In another implementations, the voltage regulator includes an input terminal coupled to an input voltage source and an output terminal coupled to a load, a master controller which detects an output voltage at the output terminal and generates a control signal, a plurality of slaves each of which having an intermediate terminal, a switching circuit to select a conduction state, and an internal controller to control the switching circuit based on the control signal, and a filter operable to provide a generally DC output voltage at the output terminal, the filter including a plurality of inductors having an input end connected to an intermediate terminal of a corresponding slave and an output end connected to the output terminal, the plurality of inductors including a first inductor bank having a first predetermined number of inductors wound around a first core and a second inductor bank having a predetermined second number of inductors wound around a second core, wherein the master controller is configured to direct a control signal to the plurality of slaves representing a number of inductor banks and a number of inductors in each bank, and each internal controller of the plurality of slaves is configured to control the switching circuit based on the control signal.

In yet another implementations, a slave switching chip for a voltage regulator includes a switching circuit to intermittently couple an input terminal to an intermediate terminal, and an internal controller configured to receive a control signal representing a number of inductor banks and a number of inductors in each bank, and is configured to control the switching circuit using the control signal.

Other objects, features, and advantages of the present invention will become apparent to one skilled in the art from the following detailed description and accompanying drawings illustrating features of this invention by way of example, but not by way of limitation.

BRIEF DESCRIPTION OF THE DRAWINGS

FIG. 1 is a block diagram of an exemplary switching regulator.

FIG. 1A is a block diagram of another embodiment of an exemplary switching regulator.

FIG. 1B is a block diagram of yet another embodiment of an exemplary switching regulator.

FIG. 2 is a block diagram of an exemplary switching regulator that includes a token ring communication system and a phase locked loop.

FIG. 3 is a timing diagram showing exemplary phase shifted switching clock signals.

FIG. 4 is a block diagram of an exemplary slave that receives a desired total current output control signal that is differential analog signal.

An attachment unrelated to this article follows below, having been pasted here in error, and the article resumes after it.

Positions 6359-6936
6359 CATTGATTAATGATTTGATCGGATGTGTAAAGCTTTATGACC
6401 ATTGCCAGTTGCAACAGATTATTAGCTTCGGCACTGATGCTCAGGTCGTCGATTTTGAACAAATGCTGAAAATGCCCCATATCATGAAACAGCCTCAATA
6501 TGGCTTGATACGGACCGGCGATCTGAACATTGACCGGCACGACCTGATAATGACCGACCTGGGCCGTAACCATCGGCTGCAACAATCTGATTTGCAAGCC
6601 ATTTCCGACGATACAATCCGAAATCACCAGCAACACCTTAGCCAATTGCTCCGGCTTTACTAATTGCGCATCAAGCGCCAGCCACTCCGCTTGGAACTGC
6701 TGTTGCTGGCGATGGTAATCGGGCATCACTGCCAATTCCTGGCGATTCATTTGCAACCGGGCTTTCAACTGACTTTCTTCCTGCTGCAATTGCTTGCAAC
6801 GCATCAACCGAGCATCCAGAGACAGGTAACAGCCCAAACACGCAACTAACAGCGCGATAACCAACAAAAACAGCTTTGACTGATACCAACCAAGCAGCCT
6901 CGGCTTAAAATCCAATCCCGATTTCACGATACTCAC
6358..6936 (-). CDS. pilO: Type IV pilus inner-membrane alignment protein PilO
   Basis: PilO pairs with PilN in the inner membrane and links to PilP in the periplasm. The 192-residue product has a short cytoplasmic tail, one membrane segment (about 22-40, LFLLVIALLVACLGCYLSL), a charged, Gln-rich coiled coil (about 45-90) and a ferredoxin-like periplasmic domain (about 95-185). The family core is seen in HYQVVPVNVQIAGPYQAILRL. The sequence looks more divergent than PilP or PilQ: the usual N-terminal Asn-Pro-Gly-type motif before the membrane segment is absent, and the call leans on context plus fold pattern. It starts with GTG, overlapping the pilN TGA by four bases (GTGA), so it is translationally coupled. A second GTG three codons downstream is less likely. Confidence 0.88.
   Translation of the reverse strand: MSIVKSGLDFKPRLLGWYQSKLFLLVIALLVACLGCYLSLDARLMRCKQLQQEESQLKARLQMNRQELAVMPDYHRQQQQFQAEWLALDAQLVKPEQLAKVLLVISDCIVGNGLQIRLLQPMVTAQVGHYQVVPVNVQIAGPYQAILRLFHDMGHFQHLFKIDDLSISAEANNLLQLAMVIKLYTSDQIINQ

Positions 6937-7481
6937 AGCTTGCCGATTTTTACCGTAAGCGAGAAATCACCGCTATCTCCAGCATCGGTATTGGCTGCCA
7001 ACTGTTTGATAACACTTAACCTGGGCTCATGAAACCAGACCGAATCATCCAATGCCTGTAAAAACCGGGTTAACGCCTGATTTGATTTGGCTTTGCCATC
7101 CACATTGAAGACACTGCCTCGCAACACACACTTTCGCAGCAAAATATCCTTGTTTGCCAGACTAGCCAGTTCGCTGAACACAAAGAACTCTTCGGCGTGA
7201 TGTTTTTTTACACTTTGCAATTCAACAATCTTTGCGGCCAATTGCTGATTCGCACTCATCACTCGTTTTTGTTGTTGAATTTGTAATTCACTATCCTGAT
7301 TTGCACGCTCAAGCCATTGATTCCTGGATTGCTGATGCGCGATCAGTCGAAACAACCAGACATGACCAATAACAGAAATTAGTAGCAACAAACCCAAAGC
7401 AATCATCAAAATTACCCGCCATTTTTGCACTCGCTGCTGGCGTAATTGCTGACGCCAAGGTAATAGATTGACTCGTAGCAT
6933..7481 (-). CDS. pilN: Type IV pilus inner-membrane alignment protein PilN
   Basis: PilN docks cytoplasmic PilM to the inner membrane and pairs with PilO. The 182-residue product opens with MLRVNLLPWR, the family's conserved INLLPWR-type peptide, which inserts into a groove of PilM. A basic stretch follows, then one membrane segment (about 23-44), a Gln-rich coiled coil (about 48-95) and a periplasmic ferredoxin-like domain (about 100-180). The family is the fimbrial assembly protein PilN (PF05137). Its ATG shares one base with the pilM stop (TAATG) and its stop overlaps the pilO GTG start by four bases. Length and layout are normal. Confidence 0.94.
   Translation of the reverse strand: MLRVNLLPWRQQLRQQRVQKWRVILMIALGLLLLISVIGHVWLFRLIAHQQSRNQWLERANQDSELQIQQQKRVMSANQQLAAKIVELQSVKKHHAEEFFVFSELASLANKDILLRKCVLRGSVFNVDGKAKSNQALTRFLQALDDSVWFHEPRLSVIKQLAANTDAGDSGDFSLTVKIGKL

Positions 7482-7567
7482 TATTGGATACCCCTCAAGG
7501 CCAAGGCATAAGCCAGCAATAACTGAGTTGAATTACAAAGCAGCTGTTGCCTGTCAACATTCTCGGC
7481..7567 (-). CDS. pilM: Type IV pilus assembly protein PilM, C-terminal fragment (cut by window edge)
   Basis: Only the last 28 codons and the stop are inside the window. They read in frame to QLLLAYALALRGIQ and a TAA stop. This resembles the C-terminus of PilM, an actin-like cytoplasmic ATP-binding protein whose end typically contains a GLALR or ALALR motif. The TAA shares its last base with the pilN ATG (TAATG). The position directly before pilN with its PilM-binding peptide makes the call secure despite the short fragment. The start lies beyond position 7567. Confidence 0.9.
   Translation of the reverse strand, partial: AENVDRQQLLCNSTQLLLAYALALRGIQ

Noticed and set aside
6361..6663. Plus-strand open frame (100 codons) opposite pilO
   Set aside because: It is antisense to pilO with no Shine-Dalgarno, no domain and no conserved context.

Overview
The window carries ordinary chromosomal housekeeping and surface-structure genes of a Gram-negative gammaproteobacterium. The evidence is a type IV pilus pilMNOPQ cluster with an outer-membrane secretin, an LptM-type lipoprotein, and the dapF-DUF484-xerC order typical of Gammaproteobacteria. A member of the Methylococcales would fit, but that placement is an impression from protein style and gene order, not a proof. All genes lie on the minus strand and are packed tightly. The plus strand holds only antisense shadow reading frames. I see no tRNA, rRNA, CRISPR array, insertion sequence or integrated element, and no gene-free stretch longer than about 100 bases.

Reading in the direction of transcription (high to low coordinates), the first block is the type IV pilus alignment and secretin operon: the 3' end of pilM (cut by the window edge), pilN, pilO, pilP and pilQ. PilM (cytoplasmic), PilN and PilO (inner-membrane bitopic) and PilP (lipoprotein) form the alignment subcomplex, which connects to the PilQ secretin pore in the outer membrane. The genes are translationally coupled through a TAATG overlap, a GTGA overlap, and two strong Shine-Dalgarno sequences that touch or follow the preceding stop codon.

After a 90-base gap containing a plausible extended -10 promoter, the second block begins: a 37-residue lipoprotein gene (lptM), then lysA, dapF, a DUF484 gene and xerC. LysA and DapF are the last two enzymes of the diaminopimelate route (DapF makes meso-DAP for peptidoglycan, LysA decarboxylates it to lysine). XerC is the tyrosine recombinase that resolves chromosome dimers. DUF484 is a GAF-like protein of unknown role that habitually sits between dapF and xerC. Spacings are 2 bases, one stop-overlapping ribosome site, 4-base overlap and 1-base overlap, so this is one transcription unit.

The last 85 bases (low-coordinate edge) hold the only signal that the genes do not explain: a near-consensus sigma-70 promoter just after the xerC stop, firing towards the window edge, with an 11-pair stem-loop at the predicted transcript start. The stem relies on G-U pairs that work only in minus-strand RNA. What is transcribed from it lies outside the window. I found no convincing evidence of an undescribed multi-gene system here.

FIG. 5 is a graph illustrating determination of an exemplary desired current for a slave from a desired total current output control signal.

FIG. 6 is a timing diagram illustrating an exemplary switching clock signal, a ramping function, a current passing through a slave, and conduction periods of the high-side and low-side power transistors of a slave.

FIG. 7 is a flow chart showing an exemplary method performed by slaves of an exemplary switching regulator.

FIG. 8 is a timing diagram illustrating an exemplary ramping function, current passing through a slave, and timing of measurements to determine an offset of a ramping function from a desired current.

FIG. 9 illustrates a conventional voltage regulator.

DETAILED DESCRIPTION

FIG. 9 illustrates a prior art voltage regulator 910. Referring to FIG. 9, the switching regulator 910 includes one or more slaves 916 for converting an input voltage Vin at the input terminal 920 to an output voltage Vout at the output terminal 922, and a master controller 918 for controlling the operation of the slaves 916. Each slave 916 includes current sensors 940 and 942 to measure the current flowing through the transistors 930 and 932, respectively. Each current sensor generates a digital output signal on one or more output lines. The digital output signal on the output line then switches from high to low or from low to high depending on whether the current passing through the slave exceeds or falls below a trigger current. The master controller 918 then incorporates such switching information from the current sensors 940 and 942 in a digital current-based control algorithm. Specifically, based on the output voltage Vout and signal feedback received from the slaves and the current sensors, the digital current-based control algorithm controls and sets each slave to an appropriate open/close state so that the output voltage Vout is maintained at a substantially constant level. For example, a set of control signals a1, a2, . . . an, and b 1, b2, . . . bn on the timing lines 944 a and 944 b generated by the master controller 918 controls the open/close state of the transistors 930 and 932 in each slave 916.

As noted above, each slave is individually controlled by its corresponding control signals (e.g., switching signals) provided by the master controller 918. Thus, one drawback associated with the prior art voltage regulator 910 shown in FIG. 9 is that as the number of slaves increases, the number of state control signals and state control lines for driving each slave also increases proportionally. This translates into higher cost and larger size for the master controller 918.

Furthermore, the switching scheme of each slave is governed by the master controller 918, and the received switching signals cannot be locally controlled or adjusted by the slaves. Thus, if the output voltage Vout at the output terminal 922 is modified, the master controller 918 needs to alter the entire transistor switching scheme previously assigned to the slaves so as to remain consistent with the modified output voltage. Such task lowers the overall efficiency of the master controller 918, and possibly degrades the performance of the voltage regulator 910.